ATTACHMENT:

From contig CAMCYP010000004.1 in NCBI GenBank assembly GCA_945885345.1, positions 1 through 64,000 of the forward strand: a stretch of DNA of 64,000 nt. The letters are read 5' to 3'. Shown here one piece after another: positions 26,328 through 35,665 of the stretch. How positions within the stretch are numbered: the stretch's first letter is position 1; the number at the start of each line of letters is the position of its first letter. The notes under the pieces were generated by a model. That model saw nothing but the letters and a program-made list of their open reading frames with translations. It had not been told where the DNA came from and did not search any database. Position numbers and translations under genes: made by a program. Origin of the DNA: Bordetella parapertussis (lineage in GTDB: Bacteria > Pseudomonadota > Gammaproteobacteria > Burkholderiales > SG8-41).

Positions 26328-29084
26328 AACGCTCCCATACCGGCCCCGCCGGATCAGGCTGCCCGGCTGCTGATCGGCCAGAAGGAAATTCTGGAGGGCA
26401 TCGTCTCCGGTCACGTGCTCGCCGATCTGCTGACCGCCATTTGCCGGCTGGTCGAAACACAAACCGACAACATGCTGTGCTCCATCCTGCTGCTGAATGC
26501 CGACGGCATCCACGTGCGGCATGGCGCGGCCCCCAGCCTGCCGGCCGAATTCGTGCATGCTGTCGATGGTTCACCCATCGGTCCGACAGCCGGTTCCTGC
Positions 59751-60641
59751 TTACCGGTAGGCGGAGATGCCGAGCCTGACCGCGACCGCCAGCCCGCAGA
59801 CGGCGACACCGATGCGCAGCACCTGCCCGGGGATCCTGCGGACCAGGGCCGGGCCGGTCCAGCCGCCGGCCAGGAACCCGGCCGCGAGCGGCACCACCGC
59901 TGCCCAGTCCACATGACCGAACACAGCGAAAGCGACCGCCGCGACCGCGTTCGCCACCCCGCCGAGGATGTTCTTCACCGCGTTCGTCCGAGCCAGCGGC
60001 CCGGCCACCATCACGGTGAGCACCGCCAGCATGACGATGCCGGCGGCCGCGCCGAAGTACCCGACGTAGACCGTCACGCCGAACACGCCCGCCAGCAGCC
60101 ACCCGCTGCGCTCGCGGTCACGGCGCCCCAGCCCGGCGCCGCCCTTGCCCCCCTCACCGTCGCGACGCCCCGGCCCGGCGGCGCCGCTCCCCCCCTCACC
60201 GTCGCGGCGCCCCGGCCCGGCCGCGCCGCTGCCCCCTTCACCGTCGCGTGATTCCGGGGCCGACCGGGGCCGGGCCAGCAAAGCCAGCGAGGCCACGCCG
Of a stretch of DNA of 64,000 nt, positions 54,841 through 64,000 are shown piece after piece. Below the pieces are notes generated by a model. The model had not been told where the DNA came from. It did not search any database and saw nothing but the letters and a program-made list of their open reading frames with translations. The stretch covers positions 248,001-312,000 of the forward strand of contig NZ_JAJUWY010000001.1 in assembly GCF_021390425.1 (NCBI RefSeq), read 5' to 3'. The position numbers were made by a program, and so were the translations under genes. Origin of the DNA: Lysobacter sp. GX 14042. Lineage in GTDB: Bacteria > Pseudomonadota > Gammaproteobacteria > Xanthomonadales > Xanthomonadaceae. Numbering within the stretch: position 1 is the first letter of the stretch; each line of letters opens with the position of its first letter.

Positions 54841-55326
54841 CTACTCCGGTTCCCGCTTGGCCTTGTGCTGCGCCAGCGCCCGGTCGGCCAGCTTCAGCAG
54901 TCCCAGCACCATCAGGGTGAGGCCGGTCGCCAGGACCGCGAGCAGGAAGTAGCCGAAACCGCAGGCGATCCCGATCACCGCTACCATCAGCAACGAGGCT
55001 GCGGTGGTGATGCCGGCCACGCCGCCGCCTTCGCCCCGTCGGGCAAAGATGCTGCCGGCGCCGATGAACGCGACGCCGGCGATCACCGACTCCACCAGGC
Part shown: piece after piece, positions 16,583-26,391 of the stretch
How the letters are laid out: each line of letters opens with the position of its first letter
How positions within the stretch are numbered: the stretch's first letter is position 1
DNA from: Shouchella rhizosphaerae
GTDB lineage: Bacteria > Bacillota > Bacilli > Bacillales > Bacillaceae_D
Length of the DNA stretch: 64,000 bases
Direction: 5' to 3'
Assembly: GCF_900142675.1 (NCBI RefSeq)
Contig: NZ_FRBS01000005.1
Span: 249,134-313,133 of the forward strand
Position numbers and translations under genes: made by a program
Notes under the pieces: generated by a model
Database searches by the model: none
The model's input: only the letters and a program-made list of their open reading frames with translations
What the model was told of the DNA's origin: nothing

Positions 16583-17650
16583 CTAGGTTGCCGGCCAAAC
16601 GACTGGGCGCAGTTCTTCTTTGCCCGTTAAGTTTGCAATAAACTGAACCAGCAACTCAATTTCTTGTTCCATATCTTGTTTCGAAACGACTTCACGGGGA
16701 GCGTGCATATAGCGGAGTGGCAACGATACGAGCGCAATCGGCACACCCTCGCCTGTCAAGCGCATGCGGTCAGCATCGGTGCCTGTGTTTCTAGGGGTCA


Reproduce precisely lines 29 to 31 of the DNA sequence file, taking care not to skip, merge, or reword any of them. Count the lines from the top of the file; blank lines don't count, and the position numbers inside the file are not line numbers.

Notes under the pieces: generated by a model
Database searches by the model: none
The model's input: only the letters and a program-made list of their open reading frames with translations